Six months after the area’s first Category 4 storm laid waste to the Florida Panhandle, Bay County residents are struggling to regain a sense of normalcy in their county.
Panama City resident Antonia DeBerry, a 53-year-old Michigan native who fled Detroit in 2008 due to violence, recalled the extensive damage Hurricane Michael inflicted on his apartment at Massalina Memorial Homes. The storm tore the rooftops off the building, allowing rainwater to seep into his apartment and rendering it uninhabitable.
DeBerry’s situation illustrates the harsh realities Bay County residents share; residents’ livelihoods are continually marred by scarce housing options and insufficient funding to repair homes in the affected areas.
“Where Am I Gonna Lay My Head At?”
Despite Bay County’s efforts to recover from Hurricane Michael’s devastation, housing remains one of the most serious problems the area faces.
A little more than a month after the storm, DeBerry moved into temporary housing at Sugar Sands Inn & Suites in Panama City Beach. The Federal Emergency Management Agency’s (FEMA) transitional sheltering assistance (TSA) program, which provides short-term housing assistance to eligible disaster victims, covered the cost of his room, as well as space for 2,057 other households.
The program ended April 8, cutting off relief to 292 families whose long-term housing plans were not approved or received by FEMA. As of Monday, April 15, 42 of those families had received 60-day extensions to give them more time to find long-term housing. Among the 42 families, four households were granted FEMA-provided temporary housing – travel trailers, mobile homes or rental properties leased by the organization.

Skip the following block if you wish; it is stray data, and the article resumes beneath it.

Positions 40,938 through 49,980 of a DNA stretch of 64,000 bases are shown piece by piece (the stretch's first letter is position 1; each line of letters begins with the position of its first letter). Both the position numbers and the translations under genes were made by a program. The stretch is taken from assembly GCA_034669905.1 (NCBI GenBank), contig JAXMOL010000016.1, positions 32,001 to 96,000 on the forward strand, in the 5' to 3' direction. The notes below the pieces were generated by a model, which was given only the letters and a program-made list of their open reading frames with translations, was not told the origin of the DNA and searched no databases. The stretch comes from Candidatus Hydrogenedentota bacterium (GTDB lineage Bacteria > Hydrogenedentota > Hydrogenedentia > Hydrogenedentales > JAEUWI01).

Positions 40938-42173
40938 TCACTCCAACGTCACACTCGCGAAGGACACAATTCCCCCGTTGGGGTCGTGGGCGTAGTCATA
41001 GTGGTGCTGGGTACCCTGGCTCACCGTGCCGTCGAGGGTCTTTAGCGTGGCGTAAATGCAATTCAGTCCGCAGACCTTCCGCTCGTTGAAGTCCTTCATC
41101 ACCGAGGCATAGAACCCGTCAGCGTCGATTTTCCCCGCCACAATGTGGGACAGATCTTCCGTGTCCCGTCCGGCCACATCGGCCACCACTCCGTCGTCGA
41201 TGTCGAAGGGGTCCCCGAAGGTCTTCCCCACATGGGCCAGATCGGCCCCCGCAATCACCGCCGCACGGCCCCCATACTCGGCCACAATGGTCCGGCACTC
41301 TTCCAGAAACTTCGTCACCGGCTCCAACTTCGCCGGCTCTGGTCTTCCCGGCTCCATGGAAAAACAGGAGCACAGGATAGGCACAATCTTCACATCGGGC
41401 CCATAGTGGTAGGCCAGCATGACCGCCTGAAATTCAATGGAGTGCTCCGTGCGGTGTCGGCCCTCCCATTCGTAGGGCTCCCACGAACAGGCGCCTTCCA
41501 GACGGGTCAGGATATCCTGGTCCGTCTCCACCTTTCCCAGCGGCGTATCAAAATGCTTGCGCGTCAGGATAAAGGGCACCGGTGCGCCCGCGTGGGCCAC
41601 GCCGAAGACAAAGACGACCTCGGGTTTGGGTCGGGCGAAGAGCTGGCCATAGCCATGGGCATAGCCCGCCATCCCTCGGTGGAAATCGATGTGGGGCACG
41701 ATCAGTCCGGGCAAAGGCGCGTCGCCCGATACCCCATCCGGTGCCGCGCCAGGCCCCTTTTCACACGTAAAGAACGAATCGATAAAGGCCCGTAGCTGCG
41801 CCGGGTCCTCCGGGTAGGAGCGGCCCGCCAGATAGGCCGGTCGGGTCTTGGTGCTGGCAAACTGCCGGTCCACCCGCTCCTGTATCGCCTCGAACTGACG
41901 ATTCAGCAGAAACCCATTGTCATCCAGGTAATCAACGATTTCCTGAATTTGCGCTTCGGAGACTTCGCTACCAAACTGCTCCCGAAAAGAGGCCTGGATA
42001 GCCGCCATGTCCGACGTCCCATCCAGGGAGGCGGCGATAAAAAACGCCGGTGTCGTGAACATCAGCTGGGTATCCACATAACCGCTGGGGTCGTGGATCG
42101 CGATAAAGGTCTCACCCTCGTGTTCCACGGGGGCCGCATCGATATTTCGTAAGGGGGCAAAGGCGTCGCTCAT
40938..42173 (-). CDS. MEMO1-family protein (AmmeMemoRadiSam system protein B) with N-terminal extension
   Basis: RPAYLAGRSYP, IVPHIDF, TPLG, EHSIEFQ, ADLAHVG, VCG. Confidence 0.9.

That left 250 households – including DeBerry – without permanent housing and with no more help from FEMA.
DeBerry, who was told he would qualify for housing in a FEMA-assisted travel trailer, had to check out of Sugar Sands Inn when the TSA’s funding ended on April 8. He now searches for temporary housing elsewhere while relying on help from friends to keep a roof over his head.
“It’s stressful,” DeBerry said. “Every day you wonder, ‘How long am I gonna be here? Where am I gonna lay my head at?’”
He said he feels as if the current recovery efforts have failed families and individuals like him. He expressed frustration with FEMA over the difficulty of completing the procedures necessary to qualify for a housing extension while balancing funds from the Supplemental Security Income (SSI) program to purchase groceries, transportation and medication.
DeBerry’s inability to receive affordable temporary housing may force him to return to Detroit, a choice he considered as a last resort, where family and a troubled past reside.